"The traditional Moroccan recipe calls for pigeons. Instead, I use the local equivalent," quips executive chef Eric Lanvert, laughing harder upon being reminded that in actual fact, pigeons are currently more plentiful and thus more local than our small, scarce, top-knotted state bird.
Sometimes he makes pastilla with scallops, sometimes with lobster or lamb. Lanvert changes menus "whenever I feel like it. Why not? I have a printer right upstairs."
Having spent more than 15 years as the owner of two now-shuttered San Francisco restaurants, Rue Saint Jacques and Côté Sud, Lanvert now calls helming Doukkala's kitchen "a vacation." No, he's not Moroccan. But growing up in the city of Perpignan at the heart of France's historic Languedoc region, a stone's throw from the Mediterranean and an hour's drive from the Spanish border, lent Lanvert a lifelong familiarity with the flavors and character of Moroccan cuisine.
"Its mix of spices makes sense to me. Moroccan food, like all Mediterranean food, is heavily influenced by Greece and Turkey and the trade routes that have flourished for thousands of years. It's a very natural and familiar thing for me because of where I grew up."
He buys ingredients at East Bay farmers markets and "wherever else I see what I like." For instance, whole-wheat couscous—on which he insists—is rare hereabouts, but he finds it at Trader Joe's.
"And I went to Mendocino one day and saw all these locally harvested seaweeds being used in dishes that required no salt at all. The seaweeds provided all the saltiness these dishes needed."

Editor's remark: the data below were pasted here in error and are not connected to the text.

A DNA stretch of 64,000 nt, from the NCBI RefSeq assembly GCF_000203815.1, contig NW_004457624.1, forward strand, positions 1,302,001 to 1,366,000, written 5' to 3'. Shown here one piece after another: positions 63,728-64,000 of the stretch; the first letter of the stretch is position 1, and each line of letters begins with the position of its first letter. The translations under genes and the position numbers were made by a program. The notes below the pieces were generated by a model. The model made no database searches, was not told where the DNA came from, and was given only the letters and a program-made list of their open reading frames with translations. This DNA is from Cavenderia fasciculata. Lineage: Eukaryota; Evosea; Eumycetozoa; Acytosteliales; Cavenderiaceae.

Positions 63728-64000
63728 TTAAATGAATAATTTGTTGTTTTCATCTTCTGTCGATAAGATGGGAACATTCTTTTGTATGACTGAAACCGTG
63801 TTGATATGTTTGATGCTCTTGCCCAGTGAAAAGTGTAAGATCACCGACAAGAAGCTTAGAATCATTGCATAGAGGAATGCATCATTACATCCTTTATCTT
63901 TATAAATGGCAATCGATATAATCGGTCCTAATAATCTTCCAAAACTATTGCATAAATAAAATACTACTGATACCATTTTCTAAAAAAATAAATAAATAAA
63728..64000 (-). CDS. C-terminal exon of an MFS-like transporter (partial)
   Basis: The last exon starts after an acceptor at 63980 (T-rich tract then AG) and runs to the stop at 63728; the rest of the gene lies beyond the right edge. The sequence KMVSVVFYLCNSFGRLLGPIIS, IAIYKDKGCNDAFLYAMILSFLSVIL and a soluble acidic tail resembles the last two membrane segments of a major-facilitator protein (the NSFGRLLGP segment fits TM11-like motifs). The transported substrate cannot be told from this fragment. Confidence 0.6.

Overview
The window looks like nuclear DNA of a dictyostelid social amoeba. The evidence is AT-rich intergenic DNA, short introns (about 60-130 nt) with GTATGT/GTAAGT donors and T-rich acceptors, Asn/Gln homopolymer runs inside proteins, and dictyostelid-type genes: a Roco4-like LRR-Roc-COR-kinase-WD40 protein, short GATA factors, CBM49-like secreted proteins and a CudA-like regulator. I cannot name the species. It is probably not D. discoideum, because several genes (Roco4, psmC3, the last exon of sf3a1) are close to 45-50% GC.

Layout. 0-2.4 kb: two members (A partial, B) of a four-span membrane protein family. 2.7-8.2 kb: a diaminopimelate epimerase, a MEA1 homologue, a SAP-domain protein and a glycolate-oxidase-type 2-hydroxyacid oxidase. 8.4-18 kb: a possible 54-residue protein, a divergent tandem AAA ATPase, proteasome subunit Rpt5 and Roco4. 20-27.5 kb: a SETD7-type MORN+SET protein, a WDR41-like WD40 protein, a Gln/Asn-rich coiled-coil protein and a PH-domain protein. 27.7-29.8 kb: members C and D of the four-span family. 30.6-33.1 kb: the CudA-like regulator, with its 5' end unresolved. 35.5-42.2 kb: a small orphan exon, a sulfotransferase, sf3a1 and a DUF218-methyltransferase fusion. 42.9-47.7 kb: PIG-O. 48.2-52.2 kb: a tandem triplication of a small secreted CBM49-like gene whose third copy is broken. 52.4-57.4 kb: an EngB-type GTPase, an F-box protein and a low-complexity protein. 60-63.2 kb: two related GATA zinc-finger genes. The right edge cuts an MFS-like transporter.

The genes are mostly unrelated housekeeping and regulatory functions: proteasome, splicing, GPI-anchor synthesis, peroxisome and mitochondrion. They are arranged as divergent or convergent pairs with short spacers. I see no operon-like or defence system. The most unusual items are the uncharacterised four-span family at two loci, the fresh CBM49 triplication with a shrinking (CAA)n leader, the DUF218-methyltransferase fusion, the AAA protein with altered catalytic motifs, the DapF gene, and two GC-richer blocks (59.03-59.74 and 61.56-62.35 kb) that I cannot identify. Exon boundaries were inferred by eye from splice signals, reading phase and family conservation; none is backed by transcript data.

A look of awe washes over his face as he recounts this memory. Some of the seaweeds he discovered that day now adorn one of the current menu's most rapturous marvels: a rich, robust sunchoke velouté ringing sautéed, caviar-capped Pacific Northwest day-boat scallops. These plump scallops—along with the saffron-brothed Prince Edward Island mussels, Totten Inlet oysters, grilled salmon, and other seafood served here—are almost shockingly eloquent in their straightforward simplicity. But the velouté is a flavor-texture festival whose confetti, infinitesimal seaweed flakelets, provide what could very well be, by the mouthful, the Western world's subtlest and most mysterious crunch.
Also dotting this dish is amlou, a toasty-tasting peanut-butterish paste made from the crushed nuts of the sturdy, endemic-to-southwestern-Morocco argan tree, whose fruit is often used there in place of olives. Bandwagon alert: Could this be the next hummus?
A value-driven wine list spotlighting both local and Moroccan small-batch vintages echoes one of Lanvert's top priorities: offering high-end meals at low-end prices. This is best achieved by ordering half-portions of entrées such as seared lingcod or the meatless tagine: They're just as big and satisfying as whole portions in similarly stylish, we-know-the-meaning-of-mandoline restaurants.
With the money you've saved, you can order dessert. Ringed with honey-drizzled Marcona almonds, Lanvert's baklava is a knuckle-deep wedge of rhapsodically, rebelliously not-too-sweet nut filling stuffed sandwich-like between top and bottom phyllo sheets.
"I'd been so disappointed with all the baklava I'd tasted in the Bay Area," the chef laments. Too sugary. Not enough nuts. The sole solution: reinvention. And it's served, as Moroccans prefer it, with aerated mint tea. Yes, that will be on the midterm.
4905 Telegraph Ave., Oakland,
Dinner Tue.-Sun., 5-10:30pm
Accepts credit cards
Beer, wine, and hard cider
Californifying the Levant: Doukkala introduces dishes like scallop-sunchoke velouté that showcase the flavors of Morocco. Photos by KRIS LAWSON.